The people had forgotten that our strength, our life, our hope all rest upon God and not on us.  That is why the Apostle Paul could state “We are hard pressed on every side, but not crushed; perplexed, but not in despair; persecuted, but not abandoned; struck down, but not destroyed.  We always carry around in our body the death of Jesus, so that the life of Jesus may also be revealed in our body.” 

2 Corinthians 4:8-11


It is precisely because Jesus did not come in earthly glory on a white horse that we have life.  It is because we preach Christ and carry around the death of Jesus in our bodies, we know we will never be completely crushed, or live in the deepest depth of despair, or feel totally abandoned, or wholly destroyed.  For God placed all our sin into the sinless body of Jesus and crushed and abandoned Him so we will never be fully crushed or abandoned.


We are blessed because not only do we carry the death of Jesus around with us, we also carry the life of Jesus.  Jesus conquered death.  The evil one did not win.  The grave could not contain Him.  The disappointments in this life will not last forever.  Because Jesus rose from the grave, we can face tomorrow with the knowledge that the future is in God’s hands.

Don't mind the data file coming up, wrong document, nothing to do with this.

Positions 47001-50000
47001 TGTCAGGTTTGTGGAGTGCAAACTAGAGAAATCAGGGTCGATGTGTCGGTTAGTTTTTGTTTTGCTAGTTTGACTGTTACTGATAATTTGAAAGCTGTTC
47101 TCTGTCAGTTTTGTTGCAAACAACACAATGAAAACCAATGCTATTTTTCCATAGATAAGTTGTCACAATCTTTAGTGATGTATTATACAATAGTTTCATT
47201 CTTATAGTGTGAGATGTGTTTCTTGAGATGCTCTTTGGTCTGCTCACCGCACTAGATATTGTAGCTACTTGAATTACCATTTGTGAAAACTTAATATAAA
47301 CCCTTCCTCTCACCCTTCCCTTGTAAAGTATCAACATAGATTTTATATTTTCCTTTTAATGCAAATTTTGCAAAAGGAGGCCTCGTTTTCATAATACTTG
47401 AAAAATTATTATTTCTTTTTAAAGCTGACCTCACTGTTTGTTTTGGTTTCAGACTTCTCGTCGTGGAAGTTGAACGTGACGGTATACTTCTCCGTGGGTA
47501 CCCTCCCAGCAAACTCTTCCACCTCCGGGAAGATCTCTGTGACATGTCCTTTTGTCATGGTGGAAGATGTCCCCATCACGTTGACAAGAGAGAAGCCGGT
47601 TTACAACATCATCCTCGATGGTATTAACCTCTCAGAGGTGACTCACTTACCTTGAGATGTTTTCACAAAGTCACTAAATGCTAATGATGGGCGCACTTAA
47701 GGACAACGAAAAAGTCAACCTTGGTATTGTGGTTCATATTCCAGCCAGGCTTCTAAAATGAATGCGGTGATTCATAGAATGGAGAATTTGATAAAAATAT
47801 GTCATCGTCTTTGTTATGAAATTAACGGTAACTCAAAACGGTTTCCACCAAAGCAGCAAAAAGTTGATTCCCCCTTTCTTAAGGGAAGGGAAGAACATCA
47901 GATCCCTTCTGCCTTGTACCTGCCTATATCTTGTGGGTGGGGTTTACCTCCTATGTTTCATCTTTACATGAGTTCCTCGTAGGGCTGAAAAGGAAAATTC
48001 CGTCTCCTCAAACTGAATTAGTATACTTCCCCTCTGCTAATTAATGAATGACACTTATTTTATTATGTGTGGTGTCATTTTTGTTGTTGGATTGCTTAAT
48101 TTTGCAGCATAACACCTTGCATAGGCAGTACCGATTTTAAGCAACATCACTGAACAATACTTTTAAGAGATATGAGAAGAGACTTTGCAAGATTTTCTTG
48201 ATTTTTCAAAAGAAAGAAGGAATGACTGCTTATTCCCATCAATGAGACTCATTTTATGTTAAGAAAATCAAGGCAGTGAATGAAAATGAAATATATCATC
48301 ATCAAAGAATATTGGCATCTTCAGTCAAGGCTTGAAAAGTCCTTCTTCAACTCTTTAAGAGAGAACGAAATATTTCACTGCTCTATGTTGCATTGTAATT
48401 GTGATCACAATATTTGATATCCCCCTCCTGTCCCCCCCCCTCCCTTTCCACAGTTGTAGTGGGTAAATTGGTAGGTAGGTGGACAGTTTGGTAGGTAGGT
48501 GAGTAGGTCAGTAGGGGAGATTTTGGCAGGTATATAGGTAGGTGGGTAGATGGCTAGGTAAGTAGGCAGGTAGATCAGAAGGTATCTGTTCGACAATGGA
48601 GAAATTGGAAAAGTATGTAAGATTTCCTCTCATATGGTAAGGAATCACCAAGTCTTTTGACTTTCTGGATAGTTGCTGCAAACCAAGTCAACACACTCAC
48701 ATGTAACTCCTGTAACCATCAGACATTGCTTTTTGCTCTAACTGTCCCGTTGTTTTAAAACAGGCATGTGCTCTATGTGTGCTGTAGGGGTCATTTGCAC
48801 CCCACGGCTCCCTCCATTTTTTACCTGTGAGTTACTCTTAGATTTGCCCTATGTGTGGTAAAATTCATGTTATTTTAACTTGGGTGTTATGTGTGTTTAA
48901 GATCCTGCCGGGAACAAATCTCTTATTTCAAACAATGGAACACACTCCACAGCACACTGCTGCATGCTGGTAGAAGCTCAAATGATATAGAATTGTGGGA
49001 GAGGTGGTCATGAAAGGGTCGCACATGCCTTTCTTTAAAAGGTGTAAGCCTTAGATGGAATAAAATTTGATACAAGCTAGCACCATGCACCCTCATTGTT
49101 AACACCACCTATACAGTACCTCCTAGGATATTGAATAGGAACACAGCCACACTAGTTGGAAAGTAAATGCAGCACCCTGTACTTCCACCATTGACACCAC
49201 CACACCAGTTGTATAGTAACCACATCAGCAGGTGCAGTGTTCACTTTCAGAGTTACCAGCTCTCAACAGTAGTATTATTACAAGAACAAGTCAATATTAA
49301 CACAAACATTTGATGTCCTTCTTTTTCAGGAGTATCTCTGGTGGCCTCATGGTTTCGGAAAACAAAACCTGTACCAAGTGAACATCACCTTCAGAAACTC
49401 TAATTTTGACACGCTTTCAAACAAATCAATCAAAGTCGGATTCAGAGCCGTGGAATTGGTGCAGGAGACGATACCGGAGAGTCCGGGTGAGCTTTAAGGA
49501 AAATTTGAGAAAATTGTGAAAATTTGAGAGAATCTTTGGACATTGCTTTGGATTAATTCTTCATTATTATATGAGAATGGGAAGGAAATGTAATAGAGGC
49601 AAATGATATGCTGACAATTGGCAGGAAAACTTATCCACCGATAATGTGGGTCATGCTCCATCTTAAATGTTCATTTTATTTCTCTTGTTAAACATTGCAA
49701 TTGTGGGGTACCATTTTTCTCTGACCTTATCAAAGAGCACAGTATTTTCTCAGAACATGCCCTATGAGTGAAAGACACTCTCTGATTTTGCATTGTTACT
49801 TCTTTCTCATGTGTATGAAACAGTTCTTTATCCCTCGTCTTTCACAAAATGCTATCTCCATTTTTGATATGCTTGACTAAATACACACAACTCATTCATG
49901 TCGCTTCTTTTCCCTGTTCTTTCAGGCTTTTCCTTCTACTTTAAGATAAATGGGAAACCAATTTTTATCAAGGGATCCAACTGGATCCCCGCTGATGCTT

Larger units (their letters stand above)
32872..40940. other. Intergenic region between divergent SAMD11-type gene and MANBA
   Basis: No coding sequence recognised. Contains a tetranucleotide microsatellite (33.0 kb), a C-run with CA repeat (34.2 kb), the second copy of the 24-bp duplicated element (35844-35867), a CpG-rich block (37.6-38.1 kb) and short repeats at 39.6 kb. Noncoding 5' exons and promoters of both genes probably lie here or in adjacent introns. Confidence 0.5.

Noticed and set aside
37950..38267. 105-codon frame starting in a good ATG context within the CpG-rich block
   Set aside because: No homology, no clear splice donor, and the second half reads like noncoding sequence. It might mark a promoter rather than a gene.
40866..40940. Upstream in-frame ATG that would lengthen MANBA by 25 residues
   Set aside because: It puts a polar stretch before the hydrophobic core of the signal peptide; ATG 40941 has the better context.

Easter will come whether we gather in the sanctuary or we physically separate ourselves from each other.  The coronavirus cannot stop God’s Redeeming Activity in our World.  Faith trusts/knows that Easter is coming.  And that is why we can shout “Hosanna to the Son of David!  Blessed is He who comes in the name of the Lord! Hosanna in the highest heaven!”       


Let us pray: Almighty God, you sent your Son, our Savior Jesus Christ, to take our flesh upon him and to suffer death on the cross.  Grant that we may share in his obedience to your will and in the glorious victory of his resurrection; through your son, Jesus Christ our Lord, who lives and reigns with you and the Holy Spirit, one God, now and forever.  Amen.


Procession with Palm Branches Hymn: “All Glory, Laud, and Honor” ELW # 344

Hymn of the Day: “O Sacred Head, Now Wounded” ELW # 351


Prayer of the Day:  Everlasting God, in your endless love for the human race you sent our Lord Jesus Christ to take on our nature and to suffer death on the cross.  In your mercy enable us to share in his obedience to your will and in the glorious victory of his resurrection, who lives and reigns with you and the Holy Spirit, one God, now and forever.  Amen.